The conceit of “All of Us Strangers” is an inherently potent one, whether you are someone who has a good relationship with your parents or a nonexistent one. If there’s anyone you want to love and accept you for exactly who you are, it’s your parents, and if death has removed that as a possibility in your life, something will always be twisted up inside you. The problem comes with the film utilizing that conceit. Ultimately, the scenes with the parents feel like they have been ripped straight out of the script pages of dozens of other coming out narratives, but instead of it being about someone in their early 20s and their parents, Adam is in his late 40s. The emotional catharsis he reaches in each encounter, which inevitably end with him in tears each time, are far too broad and familiar, despite the circumstances under which they occur being anything but. Adam has been holding on to three decades of anguish, and his conversations with his dead parents don’t really reflect that lengthy amount of time.
None of these issues can be put at the feet of the quartet of brilliant actors here, each of whom are giving their whole selves over to make this material appear deeper than it is. What struck me about Andrew Scott’s performance wasn’t his tear-filled talks with Claire Foy and Jamie Bell (though he’s just as locked in for those), but his physicality. Adam is someone uncomfortable in his own skin, and he performs certain tasks — like holding someone’s hand or taking off his clothes — like this is the first time he’s ever done these things. There’s an inelegance in them and an awkwardness with how he carries himself, but there’s no indicating going on at all. He’s just living and breathing that person. That can be said for the other three actors as well, particularly Claire Foy, who finds some idiosyncratic notes to play in what is probably the most stock character of the bunch.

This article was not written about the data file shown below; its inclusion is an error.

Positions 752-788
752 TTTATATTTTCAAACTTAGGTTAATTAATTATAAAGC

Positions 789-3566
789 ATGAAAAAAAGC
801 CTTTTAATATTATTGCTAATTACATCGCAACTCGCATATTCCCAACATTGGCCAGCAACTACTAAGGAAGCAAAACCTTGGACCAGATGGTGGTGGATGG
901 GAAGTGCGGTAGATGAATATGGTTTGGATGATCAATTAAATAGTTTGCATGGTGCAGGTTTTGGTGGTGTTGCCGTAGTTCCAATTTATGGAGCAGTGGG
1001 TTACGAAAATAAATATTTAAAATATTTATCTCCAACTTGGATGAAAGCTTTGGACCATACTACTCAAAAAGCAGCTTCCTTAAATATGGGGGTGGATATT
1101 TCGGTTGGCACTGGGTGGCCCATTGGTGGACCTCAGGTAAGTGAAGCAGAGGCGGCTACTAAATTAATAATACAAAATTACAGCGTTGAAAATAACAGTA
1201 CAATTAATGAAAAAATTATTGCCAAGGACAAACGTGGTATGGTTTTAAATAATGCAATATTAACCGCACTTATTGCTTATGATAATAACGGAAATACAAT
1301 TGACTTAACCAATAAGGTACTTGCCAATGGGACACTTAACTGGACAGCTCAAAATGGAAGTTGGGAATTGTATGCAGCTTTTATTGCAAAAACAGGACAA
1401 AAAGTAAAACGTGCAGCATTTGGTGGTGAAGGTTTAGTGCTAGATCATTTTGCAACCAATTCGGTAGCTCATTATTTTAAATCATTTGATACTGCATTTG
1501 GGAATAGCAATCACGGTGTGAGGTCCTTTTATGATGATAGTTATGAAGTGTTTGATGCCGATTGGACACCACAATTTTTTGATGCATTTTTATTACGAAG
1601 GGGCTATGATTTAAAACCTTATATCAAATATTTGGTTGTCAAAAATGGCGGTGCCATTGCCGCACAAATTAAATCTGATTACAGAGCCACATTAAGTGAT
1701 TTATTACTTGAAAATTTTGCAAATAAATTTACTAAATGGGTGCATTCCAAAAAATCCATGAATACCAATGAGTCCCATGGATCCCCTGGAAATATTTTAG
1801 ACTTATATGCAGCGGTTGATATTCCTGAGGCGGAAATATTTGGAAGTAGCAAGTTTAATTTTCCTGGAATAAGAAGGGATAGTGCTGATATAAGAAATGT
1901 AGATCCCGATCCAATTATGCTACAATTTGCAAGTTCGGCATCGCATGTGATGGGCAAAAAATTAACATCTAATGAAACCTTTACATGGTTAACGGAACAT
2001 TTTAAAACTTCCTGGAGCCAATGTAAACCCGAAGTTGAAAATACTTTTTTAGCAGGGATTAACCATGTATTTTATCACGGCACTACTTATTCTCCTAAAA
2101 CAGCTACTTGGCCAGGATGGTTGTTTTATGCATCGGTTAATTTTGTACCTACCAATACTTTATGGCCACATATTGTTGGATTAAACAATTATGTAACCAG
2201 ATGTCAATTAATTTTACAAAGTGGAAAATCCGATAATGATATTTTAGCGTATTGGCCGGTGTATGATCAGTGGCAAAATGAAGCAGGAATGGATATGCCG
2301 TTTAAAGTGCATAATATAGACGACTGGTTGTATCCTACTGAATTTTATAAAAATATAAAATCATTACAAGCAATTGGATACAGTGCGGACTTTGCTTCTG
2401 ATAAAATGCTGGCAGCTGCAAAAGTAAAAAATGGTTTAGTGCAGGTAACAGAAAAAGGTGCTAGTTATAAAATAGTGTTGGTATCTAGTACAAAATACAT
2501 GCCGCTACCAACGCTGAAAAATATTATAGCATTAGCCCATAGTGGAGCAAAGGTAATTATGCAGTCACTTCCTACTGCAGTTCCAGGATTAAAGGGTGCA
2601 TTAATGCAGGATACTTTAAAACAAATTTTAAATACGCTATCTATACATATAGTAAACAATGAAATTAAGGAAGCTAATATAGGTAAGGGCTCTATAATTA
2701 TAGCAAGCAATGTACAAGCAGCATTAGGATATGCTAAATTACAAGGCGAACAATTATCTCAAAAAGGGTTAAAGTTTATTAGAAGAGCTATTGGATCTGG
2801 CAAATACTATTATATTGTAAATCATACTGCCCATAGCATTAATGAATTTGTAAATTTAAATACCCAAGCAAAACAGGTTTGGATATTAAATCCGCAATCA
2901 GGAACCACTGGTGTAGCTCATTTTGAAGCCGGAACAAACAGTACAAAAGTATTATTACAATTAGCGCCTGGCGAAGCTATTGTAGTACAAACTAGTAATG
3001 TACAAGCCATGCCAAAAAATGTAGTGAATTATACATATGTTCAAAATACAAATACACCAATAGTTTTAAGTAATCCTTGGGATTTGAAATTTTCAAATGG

I generally am a pretty big fan of Andrew Haigh’s work. Films like “45 Years” and “Lean on Pete” are packed to the brim with pure soul with a elegant visual sense to match. “All of Us Strangers” has plenty of visual dynamism. Shot on 35mm by cinematographer Jamie Ramsay, the colors feel warm without being inorganic, aiding in the film’s hazy, dreamy atmosphere. There’s a beautiful sensuousness in the scenes between Scott and Mescal, and in the scenes with the parents that essentially work as time travel to late ’80s/early ’90s, the 35mm helps in conveying the period spectacularly.
What’s missing here is that pure soul. The film seems like it should be this deeply personal exploration of one’s own struggle to connect with others because of an inability to fully accept themself, but in practice, “All of Us Strangers” plays more like a sentimental novel you’d find at an airport newsstand. It’s made with far more skill and care than those typically are, but at its core, they contain about the same amount of emotional insight. Because of its exceptional performances and striking look, it may be enough to wring some tears out of you. As someone who has responded that way to Haigh’s previous works, I was expecting that to happen to me. Instead, I was left wanting more.
/Film Rating: 5.5 out of 10